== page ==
RunnymedeSee also: Magna Carta: The foundation of modern democracy – my account of visiting Runnymede, the site near Windsor of the sealing of the Magna Carta by King John  in 1215, with my friend and podcasting partner Shel Holtz when he visited the UK last October.

“And so we strolled across the meadow on a beautifully sunny and unseasonably mild October morning to be at the place that marks a milestone in history that has had a direct influence on the fortunes of many countries over the centuries.

Without doubt, this place is one of major significance yet has none of the glitz or shallow commercialism that afflict so many places of historic interest.

The site where King John  and the feudal barons gathered to consummate Magna Carta is tucked away among trees, with understated majesty in its location and its temple-like construction…”

The Hoover metaphor

A report last week in The Guardian about the UK digital ad market includes this text:

hoover up

Google and Facebook will hoover up the market between them, it says.

“Hoover up?”

This is not new by any means, but it is another instance of how the once-dominant vacuum cleaner brand name Hoover – note the capital ‘H’ – has become a generic descriptor (with a lower-case ‘h’) that’s used in metaphor as a verb like The Guardian’s use, as well as often applied when talking about any brand of vacuum cleaner.

It’s also what can happen to a brand where the owner has not taken the legal steps required in order to protect his rights to the intellectual property in the brand and name.

I tend to write ‘Hoover’ (with that capital ‘H’) whenever I use the name as a metaphor. Just a way of tipping the hat to a name that is in common use today but not as the brand owner foresaw.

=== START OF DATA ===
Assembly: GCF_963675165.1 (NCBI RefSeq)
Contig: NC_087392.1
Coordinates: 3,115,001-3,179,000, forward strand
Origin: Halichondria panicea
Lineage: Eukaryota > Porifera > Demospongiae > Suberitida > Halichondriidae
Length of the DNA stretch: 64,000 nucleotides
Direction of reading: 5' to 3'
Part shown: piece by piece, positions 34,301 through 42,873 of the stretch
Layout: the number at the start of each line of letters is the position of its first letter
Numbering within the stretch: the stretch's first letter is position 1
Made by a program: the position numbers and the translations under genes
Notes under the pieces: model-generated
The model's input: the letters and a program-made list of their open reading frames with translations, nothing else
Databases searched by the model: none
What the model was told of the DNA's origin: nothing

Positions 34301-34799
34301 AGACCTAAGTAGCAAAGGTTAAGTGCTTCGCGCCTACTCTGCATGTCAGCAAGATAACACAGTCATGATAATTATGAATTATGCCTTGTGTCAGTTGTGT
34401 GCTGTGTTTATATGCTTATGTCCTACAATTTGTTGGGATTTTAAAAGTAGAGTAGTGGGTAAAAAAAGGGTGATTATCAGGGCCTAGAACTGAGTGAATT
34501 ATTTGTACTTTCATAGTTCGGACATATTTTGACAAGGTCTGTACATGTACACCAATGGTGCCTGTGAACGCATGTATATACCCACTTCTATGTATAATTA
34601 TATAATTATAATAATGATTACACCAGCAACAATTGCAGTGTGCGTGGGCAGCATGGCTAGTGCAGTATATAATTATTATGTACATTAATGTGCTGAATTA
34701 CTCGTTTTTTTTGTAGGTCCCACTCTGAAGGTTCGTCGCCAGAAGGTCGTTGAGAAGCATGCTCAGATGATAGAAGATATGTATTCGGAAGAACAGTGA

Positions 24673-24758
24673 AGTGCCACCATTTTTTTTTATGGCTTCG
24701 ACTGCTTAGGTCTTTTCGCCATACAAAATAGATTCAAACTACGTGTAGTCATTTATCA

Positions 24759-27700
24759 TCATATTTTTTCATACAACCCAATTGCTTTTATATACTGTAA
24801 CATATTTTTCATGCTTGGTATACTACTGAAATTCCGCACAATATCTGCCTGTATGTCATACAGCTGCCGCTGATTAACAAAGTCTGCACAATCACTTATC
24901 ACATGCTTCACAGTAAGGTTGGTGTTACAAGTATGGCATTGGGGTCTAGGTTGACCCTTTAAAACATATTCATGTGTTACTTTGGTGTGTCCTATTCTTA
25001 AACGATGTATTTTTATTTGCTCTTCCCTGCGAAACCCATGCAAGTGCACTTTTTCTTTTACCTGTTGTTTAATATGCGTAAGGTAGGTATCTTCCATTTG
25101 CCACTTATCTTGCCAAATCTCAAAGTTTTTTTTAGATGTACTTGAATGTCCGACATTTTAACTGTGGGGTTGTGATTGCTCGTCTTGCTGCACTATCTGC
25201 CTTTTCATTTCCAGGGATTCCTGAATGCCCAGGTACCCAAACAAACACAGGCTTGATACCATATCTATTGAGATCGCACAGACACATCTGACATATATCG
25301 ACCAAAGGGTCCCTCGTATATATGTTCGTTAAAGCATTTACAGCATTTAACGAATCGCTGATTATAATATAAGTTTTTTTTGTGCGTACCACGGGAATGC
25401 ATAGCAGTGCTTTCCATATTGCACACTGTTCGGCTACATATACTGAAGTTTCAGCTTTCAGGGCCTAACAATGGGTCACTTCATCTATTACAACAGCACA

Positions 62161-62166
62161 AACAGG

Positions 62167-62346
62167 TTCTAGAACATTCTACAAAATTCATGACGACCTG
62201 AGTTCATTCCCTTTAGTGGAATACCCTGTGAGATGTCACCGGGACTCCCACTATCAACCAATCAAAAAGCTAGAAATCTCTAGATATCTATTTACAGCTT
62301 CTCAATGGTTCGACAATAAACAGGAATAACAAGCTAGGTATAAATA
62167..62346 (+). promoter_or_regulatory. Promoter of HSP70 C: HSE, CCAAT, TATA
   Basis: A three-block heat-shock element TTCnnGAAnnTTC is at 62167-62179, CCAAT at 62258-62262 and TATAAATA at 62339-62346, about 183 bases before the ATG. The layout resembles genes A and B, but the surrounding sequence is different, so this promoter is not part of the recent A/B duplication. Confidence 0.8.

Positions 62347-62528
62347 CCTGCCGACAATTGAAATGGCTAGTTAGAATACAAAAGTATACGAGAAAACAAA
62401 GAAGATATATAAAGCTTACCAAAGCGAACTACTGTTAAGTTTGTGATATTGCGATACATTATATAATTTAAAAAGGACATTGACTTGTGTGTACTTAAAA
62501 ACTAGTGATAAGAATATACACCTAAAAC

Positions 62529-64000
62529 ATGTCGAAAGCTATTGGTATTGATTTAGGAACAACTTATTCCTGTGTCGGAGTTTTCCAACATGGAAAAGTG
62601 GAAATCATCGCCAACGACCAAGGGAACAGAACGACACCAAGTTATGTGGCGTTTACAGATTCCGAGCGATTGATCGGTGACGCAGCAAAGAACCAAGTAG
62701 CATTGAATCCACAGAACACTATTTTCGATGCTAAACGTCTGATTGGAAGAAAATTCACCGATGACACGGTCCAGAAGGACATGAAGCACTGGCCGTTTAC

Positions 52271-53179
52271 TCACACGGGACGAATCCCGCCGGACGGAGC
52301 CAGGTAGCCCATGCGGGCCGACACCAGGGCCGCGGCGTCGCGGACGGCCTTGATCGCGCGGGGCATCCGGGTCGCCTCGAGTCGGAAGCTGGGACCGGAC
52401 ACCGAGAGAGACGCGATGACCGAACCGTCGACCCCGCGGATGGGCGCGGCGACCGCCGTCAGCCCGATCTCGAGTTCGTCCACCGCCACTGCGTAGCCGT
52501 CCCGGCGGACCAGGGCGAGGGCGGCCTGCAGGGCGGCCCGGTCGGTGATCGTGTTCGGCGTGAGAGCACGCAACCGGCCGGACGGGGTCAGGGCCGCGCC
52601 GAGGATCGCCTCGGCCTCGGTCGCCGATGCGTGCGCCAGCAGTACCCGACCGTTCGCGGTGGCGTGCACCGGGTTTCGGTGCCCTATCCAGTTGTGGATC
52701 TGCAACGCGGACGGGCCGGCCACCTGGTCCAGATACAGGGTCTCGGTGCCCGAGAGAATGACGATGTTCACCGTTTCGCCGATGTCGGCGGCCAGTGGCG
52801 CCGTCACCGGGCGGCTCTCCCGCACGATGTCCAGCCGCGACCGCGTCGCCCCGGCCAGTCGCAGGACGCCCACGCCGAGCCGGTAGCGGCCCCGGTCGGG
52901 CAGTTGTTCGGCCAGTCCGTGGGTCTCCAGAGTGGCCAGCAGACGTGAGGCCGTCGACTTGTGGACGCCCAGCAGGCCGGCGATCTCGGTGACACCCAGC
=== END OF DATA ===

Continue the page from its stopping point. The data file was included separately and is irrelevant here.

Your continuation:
And let’s not even talk about xerox, kleenex and many more

Magna Carta: The foundation of modern democracy

Some places you visit give you a palpable feeling of the event or events they mark or commemorate. You can literally breathe in and feel what it was like at the time it happened.

That certainly was my experience on a visit to Runnymede on October 31, from the moment we drove into the car park past The National Trust sign stating that we had arrived at “The birthplace of modern democracy.”

This place, in between Windsor and Staines in southern England, is best known for the role it played as the site by the banks of the River Thames where, on June 15, 1215, it is widely believed that King John affixed his seal to a document known as the Magna Carta, imposed upon him by a group of his subjects, the feudal barons, in an attempt to limit his powers by law and protect their rights.

Our visit to Runnymede was to enable our friends, Shel (my podcasting partner) and Michele Holtz, to see this place on their visit to the UK this past week. I’ve been here before, but the last time was well over 20 years ago.

And so we strolled across the meadow on a beautifully sunny and unseasonably mild October morning to be at the place that marks a milestone in history that has had a direct influence on the fortunes of many countries over the centuries.

Without doubt, this place is one of major significance yet has none of the glitz or shallow commercialism that afflict so many places of historic interest.